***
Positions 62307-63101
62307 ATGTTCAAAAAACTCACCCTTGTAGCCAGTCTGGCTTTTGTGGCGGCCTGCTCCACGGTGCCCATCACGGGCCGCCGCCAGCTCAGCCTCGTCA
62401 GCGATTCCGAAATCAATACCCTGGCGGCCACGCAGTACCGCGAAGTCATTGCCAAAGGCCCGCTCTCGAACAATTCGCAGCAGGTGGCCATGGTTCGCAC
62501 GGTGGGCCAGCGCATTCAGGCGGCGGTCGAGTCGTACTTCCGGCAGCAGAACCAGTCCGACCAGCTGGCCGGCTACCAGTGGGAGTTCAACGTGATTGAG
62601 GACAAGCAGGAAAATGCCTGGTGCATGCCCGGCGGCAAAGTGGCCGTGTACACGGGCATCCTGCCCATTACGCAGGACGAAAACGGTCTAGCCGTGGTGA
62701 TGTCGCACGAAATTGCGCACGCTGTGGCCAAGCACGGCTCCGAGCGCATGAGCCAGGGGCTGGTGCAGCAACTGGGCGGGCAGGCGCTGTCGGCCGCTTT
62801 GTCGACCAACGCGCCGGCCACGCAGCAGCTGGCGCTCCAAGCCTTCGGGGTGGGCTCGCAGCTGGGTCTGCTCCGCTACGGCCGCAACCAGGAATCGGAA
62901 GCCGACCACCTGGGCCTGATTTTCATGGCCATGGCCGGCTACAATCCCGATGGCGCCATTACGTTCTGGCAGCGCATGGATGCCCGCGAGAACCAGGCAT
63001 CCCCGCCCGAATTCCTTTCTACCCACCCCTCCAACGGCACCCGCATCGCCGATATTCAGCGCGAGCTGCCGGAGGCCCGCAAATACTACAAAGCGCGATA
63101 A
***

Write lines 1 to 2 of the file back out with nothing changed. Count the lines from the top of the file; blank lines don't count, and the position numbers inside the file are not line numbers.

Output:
Positions 62307-63101
62307 ATGTTCAAAAAACTCACCCTTGTAGCCAGTCTGGCTTTTGTGGCGGCCTGCTCCACGGTGCCCATCACGGGCCGCCGCCAGCTCAGCCTCGTCA